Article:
Introducing Olivia Rose Choma, a graceful and gifted actor leaving her mark in the industry
In this article, we turn our attention to Olivia Rose Choma, an actress that radiates grace, intelligence and beauty.
Tell us a little about yourself, where you’re from, grew up, what H.S./College you attended, etc.
I grew up in Rochester, NY and dithered between home, public, Christian and Catholic schooling during my primary and secondary years. Since graduating high school, I have been in and out of university, studying everything from International Relations to Film, to Viticulture to Computer Science. All the while, I have been acting.
What inspired you to get into acting? Early experiences worth sharing?
Not quite sure...I was an aimless, introverted child, but I suppose one day I got fed up and wanted more attention, so I signed up for the fourth grade musical. I was in the chorus, and spent most of my brief stage time waving pom-poms, but the thrill and drama of it all got me hooked. Then, in high school, I joined a local Shakespearean Theatre company, and found a much deeper affection for the art form. There were some serious actors in the group, and watching their process was a revelation. To be an effective actor in their ranks required passionate and mindful empathy, and a multidisciplinary approach. You had to care genuinely and vigorously about the history, language, culture, and psychology informing each character if you had a prayer of being an effective player. Essentially, I had to take myself out of the equation almost completely...my purported identity and most of my cultural experience was not consequential because it did not exist in the world of Richard III or Shylock or Caliban...and that was both a humbling wake up call, and a beautiful relief. Moreover, it was simply moving. It forced me to identify and value the humanity in everyone...in anachronisms...in villains..and that felt important. It still does. That said, I still like the attention.
Talk about a time where you have faced adversity/conflict and have triumphed.
I struggled heavily with an eating disorder for most of my young adulthood, and still do to an extent...the difference being that now it does not monopolize my mind and body. I maintain that you cannot kill your demons, only leash them. Every day I can shorten that leash and feel genuine gratitude for my health and for life is a victory. I have been able to come this far, first and foremost, because of the loving devotion of my family. They have been with me every step of the way. Finally recognizing their sacrifice and their impact on my life was the first step towards healing. Beyond that, it was a matter of resolving to be useful...resolving to forsake the need for identity once again... because, in all honesty, I think a significant part of my attachment to disordered eating was the notion of belonging to a group..an ideology...and generating the interest of others by way of victimizing myself. Sundering that attachment is an ongoing process. Humiliation and gratitude have been my way out though. They have informed and emboldened my love for art, and, therefore, for life. As far as evolutionary mechanisms go, not enough can be said for both.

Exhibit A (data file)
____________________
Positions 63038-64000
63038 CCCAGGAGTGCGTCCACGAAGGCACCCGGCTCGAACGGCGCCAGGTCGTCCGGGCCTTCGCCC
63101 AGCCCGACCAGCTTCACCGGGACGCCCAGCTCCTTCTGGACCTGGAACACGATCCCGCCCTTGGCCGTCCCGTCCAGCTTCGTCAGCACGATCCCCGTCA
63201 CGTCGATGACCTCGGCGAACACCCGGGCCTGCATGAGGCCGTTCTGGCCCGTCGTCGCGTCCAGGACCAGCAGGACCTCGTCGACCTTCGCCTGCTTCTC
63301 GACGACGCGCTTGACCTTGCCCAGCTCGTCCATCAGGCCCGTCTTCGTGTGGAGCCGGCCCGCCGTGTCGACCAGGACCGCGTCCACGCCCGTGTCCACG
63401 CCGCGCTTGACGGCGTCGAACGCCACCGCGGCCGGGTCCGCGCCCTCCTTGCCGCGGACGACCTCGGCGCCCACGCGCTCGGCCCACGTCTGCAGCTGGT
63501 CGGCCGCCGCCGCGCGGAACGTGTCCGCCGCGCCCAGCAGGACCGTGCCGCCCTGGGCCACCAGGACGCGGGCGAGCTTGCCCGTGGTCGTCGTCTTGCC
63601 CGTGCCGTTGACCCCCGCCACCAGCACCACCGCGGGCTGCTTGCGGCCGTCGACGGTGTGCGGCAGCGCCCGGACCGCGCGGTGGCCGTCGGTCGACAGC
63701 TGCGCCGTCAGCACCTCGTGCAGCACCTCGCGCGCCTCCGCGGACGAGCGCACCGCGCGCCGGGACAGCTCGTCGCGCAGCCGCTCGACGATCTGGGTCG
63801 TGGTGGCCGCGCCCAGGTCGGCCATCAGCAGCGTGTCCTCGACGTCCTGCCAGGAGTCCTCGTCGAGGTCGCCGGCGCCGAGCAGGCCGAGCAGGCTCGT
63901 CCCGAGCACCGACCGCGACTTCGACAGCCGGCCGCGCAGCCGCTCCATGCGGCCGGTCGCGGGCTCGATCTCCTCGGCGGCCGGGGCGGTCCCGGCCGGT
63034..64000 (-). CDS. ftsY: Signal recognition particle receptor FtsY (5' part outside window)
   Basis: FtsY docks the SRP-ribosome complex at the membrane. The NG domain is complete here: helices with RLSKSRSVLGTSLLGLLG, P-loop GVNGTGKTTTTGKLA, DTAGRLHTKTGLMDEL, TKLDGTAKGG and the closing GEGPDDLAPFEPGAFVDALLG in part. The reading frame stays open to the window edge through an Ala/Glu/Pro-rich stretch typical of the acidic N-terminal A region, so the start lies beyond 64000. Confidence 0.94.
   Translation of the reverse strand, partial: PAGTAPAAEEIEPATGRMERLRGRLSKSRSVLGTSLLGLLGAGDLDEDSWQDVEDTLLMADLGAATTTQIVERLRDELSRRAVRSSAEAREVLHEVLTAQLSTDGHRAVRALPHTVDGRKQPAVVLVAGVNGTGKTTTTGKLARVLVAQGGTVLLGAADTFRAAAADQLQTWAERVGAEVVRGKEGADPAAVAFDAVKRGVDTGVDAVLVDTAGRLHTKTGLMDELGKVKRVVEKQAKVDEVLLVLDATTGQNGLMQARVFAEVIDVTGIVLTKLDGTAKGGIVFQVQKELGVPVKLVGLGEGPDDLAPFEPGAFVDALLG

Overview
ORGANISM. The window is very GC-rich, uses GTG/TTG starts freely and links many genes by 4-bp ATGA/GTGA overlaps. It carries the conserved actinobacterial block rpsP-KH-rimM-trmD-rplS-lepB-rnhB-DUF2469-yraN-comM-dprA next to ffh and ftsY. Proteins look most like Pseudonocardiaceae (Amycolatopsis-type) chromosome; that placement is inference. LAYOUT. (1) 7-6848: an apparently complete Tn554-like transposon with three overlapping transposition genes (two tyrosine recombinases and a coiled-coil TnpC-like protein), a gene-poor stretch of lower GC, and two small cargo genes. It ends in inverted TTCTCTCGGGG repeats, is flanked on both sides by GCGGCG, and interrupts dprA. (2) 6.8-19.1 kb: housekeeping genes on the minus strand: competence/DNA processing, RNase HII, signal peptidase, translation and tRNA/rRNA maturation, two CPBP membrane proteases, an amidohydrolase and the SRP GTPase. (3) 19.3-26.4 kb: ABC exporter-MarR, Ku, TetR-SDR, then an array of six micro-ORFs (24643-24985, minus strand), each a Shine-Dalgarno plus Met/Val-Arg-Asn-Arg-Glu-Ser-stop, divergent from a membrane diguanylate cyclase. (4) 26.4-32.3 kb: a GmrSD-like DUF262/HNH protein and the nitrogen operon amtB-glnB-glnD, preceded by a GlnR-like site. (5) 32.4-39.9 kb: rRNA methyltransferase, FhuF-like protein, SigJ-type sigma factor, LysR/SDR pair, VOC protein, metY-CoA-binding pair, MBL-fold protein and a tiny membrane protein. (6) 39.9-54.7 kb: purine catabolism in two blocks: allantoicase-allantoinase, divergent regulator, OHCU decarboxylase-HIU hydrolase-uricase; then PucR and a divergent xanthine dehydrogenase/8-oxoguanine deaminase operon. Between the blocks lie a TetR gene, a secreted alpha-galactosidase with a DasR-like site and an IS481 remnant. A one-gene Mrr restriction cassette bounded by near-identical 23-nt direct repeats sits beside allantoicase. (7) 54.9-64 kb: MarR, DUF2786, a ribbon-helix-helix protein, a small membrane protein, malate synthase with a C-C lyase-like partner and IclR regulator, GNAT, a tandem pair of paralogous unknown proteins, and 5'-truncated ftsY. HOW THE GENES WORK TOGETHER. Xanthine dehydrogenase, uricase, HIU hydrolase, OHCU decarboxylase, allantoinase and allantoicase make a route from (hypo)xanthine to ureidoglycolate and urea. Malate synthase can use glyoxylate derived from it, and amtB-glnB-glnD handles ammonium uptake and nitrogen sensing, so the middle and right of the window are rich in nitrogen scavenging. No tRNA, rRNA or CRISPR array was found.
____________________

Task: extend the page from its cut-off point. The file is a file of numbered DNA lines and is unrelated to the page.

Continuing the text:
What do you believe sets you apart from other actors?
My unique life experience, as with any one else...every actor has the potential to bring some vital insight to the table.
That said, I’m still a competitive artist so I’ll use the opportunity to note my formidable work ethic...one of the few things I pride myself on. I appreciate that acting is an industry as much as it is an art form, and believe that committing to a role is committing to the success of the entire production. Livelihoods can depend on it. A willingness and commitment to being an engaged and attentive part of the larger reality/vision gives me a marketable edge. I love and am interested in the production process, and can therefore be more adaptable as an actor.
Do you have other interests or hobbies?
Yes! Arguably too many. I am an aspiring web developer, a shameless wino, and reveler in painting, writing (poetry in particular) , political and philosophical debate, blogging, and baking...the list goes on.
Any projects you have out or are currently working on?
I just finished working with the RIT School of Film and Animation (SOFA) on a student's thesis (my wicked talented friend, Joe Jackson!!), which was such a lovely experience! I have worked with SOFA quite a bit over the past few years, and every time I am increasingly impressed with and inspired by the directors, producers, production assistants, and cinematographers in their ranks. Can't say enough good things about the work they do, and the way they treat their actors. These people are going places, I tell ya. Can't wait to say I knew 'em.
Where would you like to see yourself in 5 years?
Running a web design business, importing underrepresented wines from Eastern Europe, Western Asia, Africa, and the Levant, producing films with my sister, Evamarie (she’s an incredible writer/director), and acting whenever possible! So maybe give me 7 to 10 years for some of that...
What advice can you give in regards to individuals looking to enter your line of work?
Oh lordy, I have no clue...I suppose I would refer back to my answer to question 4. Part of being an actor is committing to the success and vision of a production, whether it be film, stage, or otherwise. I would encourage actors to learn as much as they can about the other incredible work that goes into the process (cinematography, directing, set design, prop management, lighting, etc.) commit to the grind, and be proactive and willing to assist in non-acting capacities. When a casting decision comes down to you and one other person, your reputation as a team player, not an actor, could make all the difference.
How can we follow along in your journey? YouTube? Social media? Sites?